Senior advisor and former ICNC vice-president Shaazka Beyerle, a former resident of East Jerusalem, has been active in research and advocacy in support of the nonviolent Palestinian resistance against the Israeli occupation. Former ICNC director of research and programs Hardy Merriman’s principal work with the Albert Einstein Institution was editing Waging Nonviolent Struggle — a book endorsed by leading radical scholars and activists — and his major personal contribution to the collection was the chapter on the United Farm Workers Union’s organising efforts among Mexican and Filipino farmworkers in California.

      Joanne Leedom-Ackerman has no affiliation with ICNC. In any case, her work for International PEN and the International Center for Journalists, in which she has defended persecuted journalists and writers, can hardly be considered part of an imperialist plot, particularly since most of the people she has supported are being persecuted by US-backed regimes.

      There are other errors and misleading statements in Barker’s response as well, but the bottom line is this: Unlike the National Endowment for Democracy and other US government-backed “pro-democracy” efforts, which focus primarily on conventional political campaigns led by pro-Western parties, the work of ICNC and related NGOs focus upon nonviolent direct action led by grassroots movements unaffiliated with established political parties.

      The US government has historically promoted regime change through military invasions, coup d’etats and other kinds of violent seizures of power by an undemocratic minority. Nonviolent “people power” movements of the kind supported by ICNC and other NGOs, by contrast, promote regime change through empowering pro-democratic majorities that the United States and other foreign governments cannot control.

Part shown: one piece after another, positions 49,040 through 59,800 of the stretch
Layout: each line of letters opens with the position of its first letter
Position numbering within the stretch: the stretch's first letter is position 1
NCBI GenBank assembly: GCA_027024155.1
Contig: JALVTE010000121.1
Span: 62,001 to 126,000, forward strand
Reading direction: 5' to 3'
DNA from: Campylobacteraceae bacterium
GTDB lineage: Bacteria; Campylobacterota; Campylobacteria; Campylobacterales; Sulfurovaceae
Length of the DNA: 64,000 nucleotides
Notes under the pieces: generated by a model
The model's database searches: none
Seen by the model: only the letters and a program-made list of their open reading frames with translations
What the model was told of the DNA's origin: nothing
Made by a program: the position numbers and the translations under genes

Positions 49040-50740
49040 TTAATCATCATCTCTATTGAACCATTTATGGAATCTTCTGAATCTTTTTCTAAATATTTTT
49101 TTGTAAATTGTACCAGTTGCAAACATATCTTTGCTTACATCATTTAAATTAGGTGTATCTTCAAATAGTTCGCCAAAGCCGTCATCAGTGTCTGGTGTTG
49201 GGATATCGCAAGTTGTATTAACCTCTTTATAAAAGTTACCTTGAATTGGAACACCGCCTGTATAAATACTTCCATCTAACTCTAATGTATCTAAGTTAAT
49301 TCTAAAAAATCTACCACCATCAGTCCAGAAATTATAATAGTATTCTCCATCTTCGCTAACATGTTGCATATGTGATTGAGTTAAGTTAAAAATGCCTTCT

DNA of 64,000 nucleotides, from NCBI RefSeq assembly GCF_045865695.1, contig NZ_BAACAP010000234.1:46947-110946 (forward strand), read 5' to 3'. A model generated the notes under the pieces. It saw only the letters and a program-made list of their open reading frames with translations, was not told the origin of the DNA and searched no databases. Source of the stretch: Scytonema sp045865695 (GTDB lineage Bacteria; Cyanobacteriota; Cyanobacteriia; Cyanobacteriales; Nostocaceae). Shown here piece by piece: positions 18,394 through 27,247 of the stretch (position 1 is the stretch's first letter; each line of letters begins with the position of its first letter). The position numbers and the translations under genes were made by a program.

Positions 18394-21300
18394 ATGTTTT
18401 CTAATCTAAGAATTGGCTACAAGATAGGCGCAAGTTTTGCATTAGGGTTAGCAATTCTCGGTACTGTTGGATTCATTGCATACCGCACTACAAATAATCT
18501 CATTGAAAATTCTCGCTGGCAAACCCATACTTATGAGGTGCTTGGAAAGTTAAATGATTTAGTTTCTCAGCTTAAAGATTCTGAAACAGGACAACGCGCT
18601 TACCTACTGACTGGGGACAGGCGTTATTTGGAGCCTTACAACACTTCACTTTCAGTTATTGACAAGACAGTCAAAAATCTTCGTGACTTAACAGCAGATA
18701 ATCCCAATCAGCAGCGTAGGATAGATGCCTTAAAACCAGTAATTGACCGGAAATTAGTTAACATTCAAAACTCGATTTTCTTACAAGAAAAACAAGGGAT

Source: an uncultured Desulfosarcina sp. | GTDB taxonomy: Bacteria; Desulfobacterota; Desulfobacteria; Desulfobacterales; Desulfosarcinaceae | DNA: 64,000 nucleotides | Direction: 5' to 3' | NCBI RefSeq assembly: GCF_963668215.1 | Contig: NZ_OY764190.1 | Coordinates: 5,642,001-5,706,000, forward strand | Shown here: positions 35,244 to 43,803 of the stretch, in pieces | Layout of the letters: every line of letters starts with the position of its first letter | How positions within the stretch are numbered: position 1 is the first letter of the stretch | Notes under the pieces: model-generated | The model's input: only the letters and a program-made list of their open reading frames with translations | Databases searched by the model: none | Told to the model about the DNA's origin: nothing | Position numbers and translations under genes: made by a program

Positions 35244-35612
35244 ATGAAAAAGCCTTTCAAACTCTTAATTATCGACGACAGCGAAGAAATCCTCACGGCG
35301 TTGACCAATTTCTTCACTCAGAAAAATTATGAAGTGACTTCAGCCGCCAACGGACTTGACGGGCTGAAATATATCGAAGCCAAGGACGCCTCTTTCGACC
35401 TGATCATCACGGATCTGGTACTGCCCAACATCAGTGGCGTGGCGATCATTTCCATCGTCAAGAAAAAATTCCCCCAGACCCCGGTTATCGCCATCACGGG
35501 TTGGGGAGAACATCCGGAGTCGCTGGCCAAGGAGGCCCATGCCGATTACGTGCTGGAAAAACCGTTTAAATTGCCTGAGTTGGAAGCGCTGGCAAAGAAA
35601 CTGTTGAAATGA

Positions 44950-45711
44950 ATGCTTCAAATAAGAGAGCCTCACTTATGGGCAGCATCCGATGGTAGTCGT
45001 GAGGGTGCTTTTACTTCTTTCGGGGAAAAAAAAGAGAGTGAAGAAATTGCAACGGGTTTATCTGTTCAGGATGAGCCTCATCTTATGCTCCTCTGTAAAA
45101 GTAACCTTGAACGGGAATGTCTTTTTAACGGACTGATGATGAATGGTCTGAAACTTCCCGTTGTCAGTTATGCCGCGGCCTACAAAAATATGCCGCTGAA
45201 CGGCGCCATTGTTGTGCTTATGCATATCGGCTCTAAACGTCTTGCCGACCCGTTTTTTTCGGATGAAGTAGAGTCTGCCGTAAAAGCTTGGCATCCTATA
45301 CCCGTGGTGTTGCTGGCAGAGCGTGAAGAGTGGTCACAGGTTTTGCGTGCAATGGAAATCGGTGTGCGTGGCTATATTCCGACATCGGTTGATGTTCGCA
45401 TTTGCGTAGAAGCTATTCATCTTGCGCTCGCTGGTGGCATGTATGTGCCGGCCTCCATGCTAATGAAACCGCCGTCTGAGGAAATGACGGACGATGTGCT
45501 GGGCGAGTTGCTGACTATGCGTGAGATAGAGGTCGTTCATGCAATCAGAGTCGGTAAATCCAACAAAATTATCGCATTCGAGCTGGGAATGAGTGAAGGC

As result, the best hope for advancing freedom and democracy in the world comes from civil society, not the policies of the US government, which should neither receive the credit nor the blame for the growing phenomenon of largely nonviolent democratic revolutions which in recent decades have toppled authoritarian regimes from Indonesia and the Philippines to Madagascar and Mali, from Czechoslovakia and Serbia to Bolivia and Chile. (Most of the governments emerging from such struggles have not been as progressive as I would like to see, but they are certainly improvements over the dictatorships that preceded them.)

      The emergence of civil society organisations and the growing awareness of the power of nonviolent action in recent years has been one of most positive political developments in what has otherwise been largely depressing political times. It is most unfortunate, then, that supposedly “progressive” voices have chosen to attack this populist grass roots phenomenon and the NGOs which support them as part of some kind of Bush administration conspiracy.

      It is also ironic that so some on the left — after years of romanticising armed struggle as the only way to defeat dictatorships, disparaging the potential of nonviolent action to overthrow repressive regimes and dismissing the notion of a nonviolent revolution — are now expressing their alarm at how successful popular nonviolent insurrections can be, even to the point of naively thinking that nonviolent revolution is so easy to pull off that it could somehow be organised in foreign capitals.

      In reality, every successful popular nonviolent insurrection has been the result of a protracted home grown movement rooted in the belief by the majority of the population that their rulers were illegitimate and the current political system was incapable of redressing injustice. By contrast, no nonviolent insurrection has ever succeeded when the movement’s leadership and agenda did not have the backing of the majority of the population. Washington cannot “cause” a nonviolent revolution to occur any more than Moscow could “cause” an armed revolution to occur. To pretend otherwise invalidates popular movements for freedom and justice everywhere and implies that the oppressed masses are simply pawns of great powers rather than the powerful revolutionary forces capable of making their own history that they are.

      [Stephen Zunes ( is a professor of politics at the University of San Francisco.]

      From: Comment & Analysis, Green Left Weekly issue #723 5 September 2007.